Item agreed to.
Naval Service-to provide for the maintenance of the ships and establishments of the Naval Service, including the Royal Canadian Navy, the Royal Canadian Naval Reserve and the Royal Canadian Naval Volunteer Reserve, $1,400,000.
the upkeep of the various vessels which belong to the Canadian government-the torpedo destroyers, Patriot and Patricia; the minesweepers Ypres, Armentieres and Thiepval; the light cruiser Aurora, which is not in commission; and the submarines which are laid up in reserve at Halifax; the officers and men forming the complements of the above fleet; tha naval executive staff at headquarters, Ottawa; the naval barracks and training establishments at Halifax and Esquimalt; the naval dockyards at Halifax and Esquimalt; officers and men of the Royal Canadian Naval Reserve, and of the Royal Canadian Naval Volunteer Reserve.
of last year it seems to me that we paid pretty high for what appears to be a very small service. Apparently the two ships in commission last year were used as sort of jolly boats trading between Lunenburg and Pictou, carrying picinc parties, receiving visitors, and that sort of thing. It reminds me of Jerome K. Jerome's "Three Men in a Boat." I will give an extract or two from the report. It states that the Patriot and Patricia were the only two ships in commission. Then it proceeds:
On September 19 Patriot was sent to Lunenburg to take part in the celebration of Fishermen's Day. From Lunenburg the ship proceeded to Halifax for refit.
I do not know what they did at Lunenburg to necessitate this refit
During October the ship was placed at the disposal of the Fishing Schooner Race Committee to assist in
the elimination races in preparation for the international schooner race. The vessel rendered valuable assistance in the regulating of the race, generally, and continual use of her services was made.
That is the second stage of the naval service rendered by this vessel-the superintending of a sort of picnic on the water.
The ship was opened to visitors at each of the Canadian ports at which she called and was on such occasions continually crowded with visitors. The visitors, particularly those following the sea, were very interested in the ship's appliances and in many instances requested to be taken on cruises.
That is the next step. It does not say whether or not these requests were complied with. The report goes on:
Upon returning from the international schooner race the Patriot remained at Halifax, while her ship's company took their summer's leave.
So much for ship No. 1. Now let us look at ship No. 2.
friend, in order to be fair, should at once proceed to state that the Patriot sailed for Bermuda and remained there in training and working generally with the North American squadron of the British navy for a considerable period.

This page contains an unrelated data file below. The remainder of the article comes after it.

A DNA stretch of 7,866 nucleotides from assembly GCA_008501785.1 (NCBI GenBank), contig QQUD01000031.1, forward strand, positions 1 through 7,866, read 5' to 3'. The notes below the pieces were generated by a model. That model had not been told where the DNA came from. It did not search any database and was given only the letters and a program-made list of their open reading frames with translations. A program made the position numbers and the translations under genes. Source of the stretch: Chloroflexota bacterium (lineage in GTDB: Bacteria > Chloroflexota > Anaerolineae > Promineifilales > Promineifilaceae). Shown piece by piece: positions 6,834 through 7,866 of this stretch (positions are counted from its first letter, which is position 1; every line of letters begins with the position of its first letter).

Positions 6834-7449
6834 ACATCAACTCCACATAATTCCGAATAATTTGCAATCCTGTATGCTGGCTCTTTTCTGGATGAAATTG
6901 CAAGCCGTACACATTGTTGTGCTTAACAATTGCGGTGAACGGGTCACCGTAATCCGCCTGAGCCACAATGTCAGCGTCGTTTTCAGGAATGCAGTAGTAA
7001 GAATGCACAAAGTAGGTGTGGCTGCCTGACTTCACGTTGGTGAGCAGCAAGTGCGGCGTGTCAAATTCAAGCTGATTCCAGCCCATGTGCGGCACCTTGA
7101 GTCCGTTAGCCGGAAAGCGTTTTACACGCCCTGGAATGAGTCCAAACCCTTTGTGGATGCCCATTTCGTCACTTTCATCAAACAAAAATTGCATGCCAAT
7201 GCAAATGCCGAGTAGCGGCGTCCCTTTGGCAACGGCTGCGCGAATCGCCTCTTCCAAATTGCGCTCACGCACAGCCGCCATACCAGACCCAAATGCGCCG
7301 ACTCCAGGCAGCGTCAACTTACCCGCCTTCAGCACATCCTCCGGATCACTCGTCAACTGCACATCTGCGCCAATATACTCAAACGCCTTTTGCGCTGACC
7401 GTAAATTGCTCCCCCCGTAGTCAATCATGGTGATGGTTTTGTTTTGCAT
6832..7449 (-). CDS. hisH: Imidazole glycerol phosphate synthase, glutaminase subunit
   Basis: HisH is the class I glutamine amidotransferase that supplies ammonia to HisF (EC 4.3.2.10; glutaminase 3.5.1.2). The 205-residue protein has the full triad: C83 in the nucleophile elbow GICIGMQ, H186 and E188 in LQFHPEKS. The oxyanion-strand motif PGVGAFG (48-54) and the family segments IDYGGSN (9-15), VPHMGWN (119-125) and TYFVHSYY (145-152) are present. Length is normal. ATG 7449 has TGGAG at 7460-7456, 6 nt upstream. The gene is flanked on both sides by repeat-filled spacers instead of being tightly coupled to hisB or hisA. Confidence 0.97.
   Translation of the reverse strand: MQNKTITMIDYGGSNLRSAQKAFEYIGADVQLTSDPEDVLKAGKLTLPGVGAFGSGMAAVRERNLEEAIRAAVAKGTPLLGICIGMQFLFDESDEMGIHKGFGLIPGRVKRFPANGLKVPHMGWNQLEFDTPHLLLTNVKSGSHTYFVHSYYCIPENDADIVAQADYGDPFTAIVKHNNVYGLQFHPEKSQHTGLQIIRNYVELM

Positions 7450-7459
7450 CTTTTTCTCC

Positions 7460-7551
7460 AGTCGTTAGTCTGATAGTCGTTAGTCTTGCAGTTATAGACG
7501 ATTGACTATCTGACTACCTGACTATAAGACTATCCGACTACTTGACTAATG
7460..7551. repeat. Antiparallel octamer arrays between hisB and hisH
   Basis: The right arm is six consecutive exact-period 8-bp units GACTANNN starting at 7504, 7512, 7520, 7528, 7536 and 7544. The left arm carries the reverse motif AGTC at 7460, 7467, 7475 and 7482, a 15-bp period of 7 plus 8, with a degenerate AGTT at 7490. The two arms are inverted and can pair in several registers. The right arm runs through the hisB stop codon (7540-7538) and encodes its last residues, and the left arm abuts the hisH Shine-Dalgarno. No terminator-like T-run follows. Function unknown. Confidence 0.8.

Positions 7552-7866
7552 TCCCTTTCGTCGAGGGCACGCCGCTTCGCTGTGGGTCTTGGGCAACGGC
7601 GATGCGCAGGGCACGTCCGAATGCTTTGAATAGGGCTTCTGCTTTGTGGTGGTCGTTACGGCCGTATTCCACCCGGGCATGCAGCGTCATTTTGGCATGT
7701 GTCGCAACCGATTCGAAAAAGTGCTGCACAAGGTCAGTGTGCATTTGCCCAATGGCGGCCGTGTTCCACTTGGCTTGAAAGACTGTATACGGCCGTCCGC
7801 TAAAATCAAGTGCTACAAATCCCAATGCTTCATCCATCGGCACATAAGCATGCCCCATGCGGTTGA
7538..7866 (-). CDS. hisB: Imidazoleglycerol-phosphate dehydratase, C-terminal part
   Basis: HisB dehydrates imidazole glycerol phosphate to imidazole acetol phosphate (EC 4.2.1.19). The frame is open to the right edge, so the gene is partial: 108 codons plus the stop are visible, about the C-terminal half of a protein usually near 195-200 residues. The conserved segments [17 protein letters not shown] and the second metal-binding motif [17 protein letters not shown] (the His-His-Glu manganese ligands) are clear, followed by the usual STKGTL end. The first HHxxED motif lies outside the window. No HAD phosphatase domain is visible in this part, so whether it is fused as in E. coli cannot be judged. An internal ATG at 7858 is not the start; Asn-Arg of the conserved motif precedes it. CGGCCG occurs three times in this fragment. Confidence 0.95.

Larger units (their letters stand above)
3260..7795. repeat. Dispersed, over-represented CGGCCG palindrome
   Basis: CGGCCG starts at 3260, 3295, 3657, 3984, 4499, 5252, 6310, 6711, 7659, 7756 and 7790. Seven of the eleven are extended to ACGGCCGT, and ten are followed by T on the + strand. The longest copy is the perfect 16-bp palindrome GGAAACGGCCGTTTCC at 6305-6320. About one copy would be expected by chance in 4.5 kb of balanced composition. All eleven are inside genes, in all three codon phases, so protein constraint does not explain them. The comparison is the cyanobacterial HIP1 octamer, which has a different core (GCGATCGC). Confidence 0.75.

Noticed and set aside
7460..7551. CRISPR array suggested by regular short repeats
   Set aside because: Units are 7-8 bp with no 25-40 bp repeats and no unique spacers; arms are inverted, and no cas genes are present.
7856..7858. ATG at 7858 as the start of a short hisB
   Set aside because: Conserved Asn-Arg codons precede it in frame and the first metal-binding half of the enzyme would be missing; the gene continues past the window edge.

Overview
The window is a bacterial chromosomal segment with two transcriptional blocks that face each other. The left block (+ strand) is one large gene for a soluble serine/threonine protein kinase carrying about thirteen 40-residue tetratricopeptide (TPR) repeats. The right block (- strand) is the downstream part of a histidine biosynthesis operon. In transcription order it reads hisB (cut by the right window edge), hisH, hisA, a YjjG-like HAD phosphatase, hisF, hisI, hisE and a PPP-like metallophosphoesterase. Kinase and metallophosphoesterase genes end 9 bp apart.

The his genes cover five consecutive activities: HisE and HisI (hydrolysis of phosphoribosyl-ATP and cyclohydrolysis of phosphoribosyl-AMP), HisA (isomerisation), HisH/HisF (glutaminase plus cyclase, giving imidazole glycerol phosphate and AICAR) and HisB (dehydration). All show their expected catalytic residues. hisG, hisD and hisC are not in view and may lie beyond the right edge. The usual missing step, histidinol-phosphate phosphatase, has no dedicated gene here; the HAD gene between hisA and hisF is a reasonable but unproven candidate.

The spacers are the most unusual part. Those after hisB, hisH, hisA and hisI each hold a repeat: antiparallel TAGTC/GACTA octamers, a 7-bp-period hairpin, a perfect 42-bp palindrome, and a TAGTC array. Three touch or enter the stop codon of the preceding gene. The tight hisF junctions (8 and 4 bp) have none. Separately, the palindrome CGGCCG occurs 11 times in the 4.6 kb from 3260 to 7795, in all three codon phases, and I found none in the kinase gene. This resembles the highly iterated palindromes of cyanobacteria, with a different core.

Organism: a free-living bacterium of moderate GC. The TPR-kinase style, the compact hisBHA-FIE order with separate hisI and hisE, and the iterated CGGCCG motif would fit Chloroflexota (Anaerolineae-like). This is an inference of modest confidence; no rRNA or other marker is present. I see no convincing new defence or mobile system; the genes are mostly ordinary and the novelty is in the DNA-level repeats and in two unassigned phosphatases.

read the whole report. I said I was going to read only excerpts from it. I have read the report of that ship from September 19 until December, and that is a considerable period of the year. Now we will take the Patricia.
My hon. friend is not fair there. He admits the cruise of this vessel all along the various ports in the Maritime provinces. When he speaks of her participating in the arrangements for the fishermen's races I may tell him that the United States government sent a destroyer, and that is why this vessel was sent there.
I am quite certain my hon. friend has not been through anything that is very rapid. I have not been through this particular rapid to which he refers. Does he mean to suggest that the Patr.cia was in the Yonkatar rapid?
undertake to defend the voyage of the Patricia on the ground of naval service, he will be able to tell us just what valuable service to navigation was rendered as referred to in this report. However, he may do so when I am through. I have just quoted excerpts from the report, which hon. members may read for themselves. I want to give the cost of these trips to Canada. In the case of the Patriot the cost was $180,904.21 and in the case of the Patricia $203,693.17; pay and allowances, $533,493.17. I do not have to say to the committee that this has nothing to do with naval service; it can scarcely be called a laval jaunt. At a time when we are cautioned to practise economy and when the government *efuses even to consider seriously the urgent demand of 60,000 Home Bank depositors, we can spend lavishly on picnic jaunts for a few individuals. I am not speaking against the navy; that is not the navy. These are a couple of jolly-boats used for picnic purposes and to receive visitors. I do not think it will make for the training of very brilliant seamen to receive visitors at Pictou or any of these other ports. This is really humorous as the report of a naval service for which we have spent so much.
Will the minister give us some information respecting this item?
Mr. MACDONALD (Pictou); The aircraft service is hardly military in its character; it performs services for all the departments. The planes belonging to the department have grown very old and some of them have been out of commission. In 'addition 12 airplanes were burned at Camp Borden some three months ago, which almost paralyzed the service. It is necessary to purchase some additional airplanes and provide for their equipment. There is a vote also in the supplementary estimates for the carrying out of an arrangement made with the Department of the Interior, who are extending their service in regard to air patrol. Only last week very valuable service was rendered in connection with the fires that took place in British Columbia. It is for the purpose of putting the service in proper shape that this vote is provided.